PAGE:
The diamond jewelry industry should stop lying to consumers. Only an honest approach can be a sustainable one. The notion that a diamond purchased at a jewelry brand holds value is just not true; we all know that. The moment you walk out of the store, you leave 50-90% on the table. No consumer expects a LVMH bag to hold value, so people will continue to buy diamonds but once people are misled in one way, they start questioning everything else.

    As the purveyor of the rarest diamonds on Earth — batches of fewer than 100,000 carats per year and 100% eco-friendly — retail partners nationwide enjoy working with us because we share profits in ways that make everyone’s business healthy. JCK’s agenda is truly very different than that DPA’s!

    (This comment has been edited by the moderator.)

    • Patrick Slavenburg

      Exactly. Excellent points. ESG (Environment, Social, Governance) KPI’s are rapidly becoming a part of any investor metrics. As well as important to consumers. The jewelry industry is fighting rear-guard fights about “lab grown” or “real” etc etc. When it should focus on certifying and cleaning up its supply chain and becoming more professional in its business practices.

  • Shiv C

    Mined diamonds are losing value slowly. Agreed the Chinese lab grown diamond producers are waiting for American & Indian lab grown diamond producers to invest and create a good market for lab grown diamonds and once done Chinese will flood the market with millions of carats of lab grown diamonds, cheap.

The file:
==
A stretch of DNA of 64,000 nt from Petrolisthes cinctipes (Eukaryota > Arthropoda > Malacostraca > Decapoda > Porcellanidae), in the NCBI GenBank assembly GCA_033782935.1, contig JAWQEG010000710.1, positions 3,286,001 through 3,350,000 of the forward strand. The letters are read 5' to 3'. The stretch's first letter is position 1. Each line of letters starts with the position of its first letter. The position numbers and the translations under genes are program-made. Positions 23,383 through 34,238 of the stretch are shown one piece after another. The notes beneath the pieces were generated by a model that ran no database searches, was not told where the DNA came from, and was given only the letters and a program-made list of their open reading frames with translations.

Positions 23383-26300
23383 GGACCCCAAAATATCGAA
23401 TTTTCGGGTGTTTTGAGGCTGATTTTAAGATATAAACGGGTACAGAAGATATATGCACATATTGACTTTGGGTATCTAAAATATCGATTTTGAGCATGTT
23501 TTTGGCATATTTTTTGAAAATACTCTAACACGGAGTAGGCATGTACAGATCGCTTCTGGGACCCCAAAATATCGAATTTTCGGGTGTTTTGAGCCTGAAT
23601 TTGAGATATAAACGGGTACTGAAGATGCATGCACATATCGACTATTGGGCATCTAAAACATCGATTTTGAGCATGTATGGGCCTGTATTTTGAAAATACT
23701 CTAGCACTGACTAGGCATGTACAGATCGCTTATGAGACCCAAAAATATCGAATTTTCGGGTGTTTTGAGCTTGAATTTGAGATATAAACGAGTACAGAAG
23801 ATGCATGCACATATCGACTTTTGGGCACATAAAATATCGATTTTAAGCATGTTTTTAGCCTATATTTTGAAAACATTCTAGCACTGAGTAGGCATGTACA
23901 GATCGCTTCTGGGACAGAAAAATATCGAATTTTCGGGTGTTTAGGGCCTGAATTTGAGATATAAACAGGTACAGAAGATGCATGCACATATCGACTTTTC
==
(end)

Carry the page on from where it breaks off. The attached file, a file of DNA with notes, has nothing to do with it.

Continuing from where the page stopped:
The fact is the Chinese have the know how to make lab grown diamonds & they have no respect for the market itself.

    The biggest problem is with such industry fights, the industry is losing consumers in huge numbers.

    Consumers are now even more confused and hence less & less interested in diamonds & our industry. The pie is getting smaller every passing day. Less and Less demand. Still more retailers struggling and closing. less professionals like goldsmiths, gemologists entering our industry.

    When it comes to the diamond industry I feel the worst is yet to come.

    • Patrick Slavenburg

      Such a paternalistic point of view it’s disgusting. First off: the consumer isn’t SO quickly confused. It HAS BEEN confused however by the decades of obfuscation, misrepresentation, lying and cheating of so many in the industry. Second: “respect for the market”: excuse me? Since when do players in the market demand “respect”? That’s not a free market, that’s called a *cartel*. And the last thing in the world we need is “respect” for them.

  • JT Curtiss

    Wow Mr. Roscheisen, now who’s casting the aspersions…methinks he protest too much. When the DPA announced their slogan a while back I commented here that it was a little clunky. Since it’s the truth that the manmade industry wants, what the DPA should have said was “Real is Natural” or the more cheeky “Real is a Diamond…Naturally”.

    More than a “telling” slip, that reporters error was more Freudian; in his mind the manmade product is not real, and that’s what came out. It is and will forever be exactly the same in the minds of suppliers, retailers, and consumers…naturally.

  • Patrick Slavenburg

    There is another element: Environment, Social, Governance data. Increasingly a concern for investors. Increasingly a standard for consumers as well. While the diamond industry loves to say they feed millions of miners… it remains to be seen if that is true. I’ve seen enough videos of little kids mining rather than going to school. How about climate change and environmental standards? It’s time the jewelry industry cleans up and certifies its ENTIRE supply chain.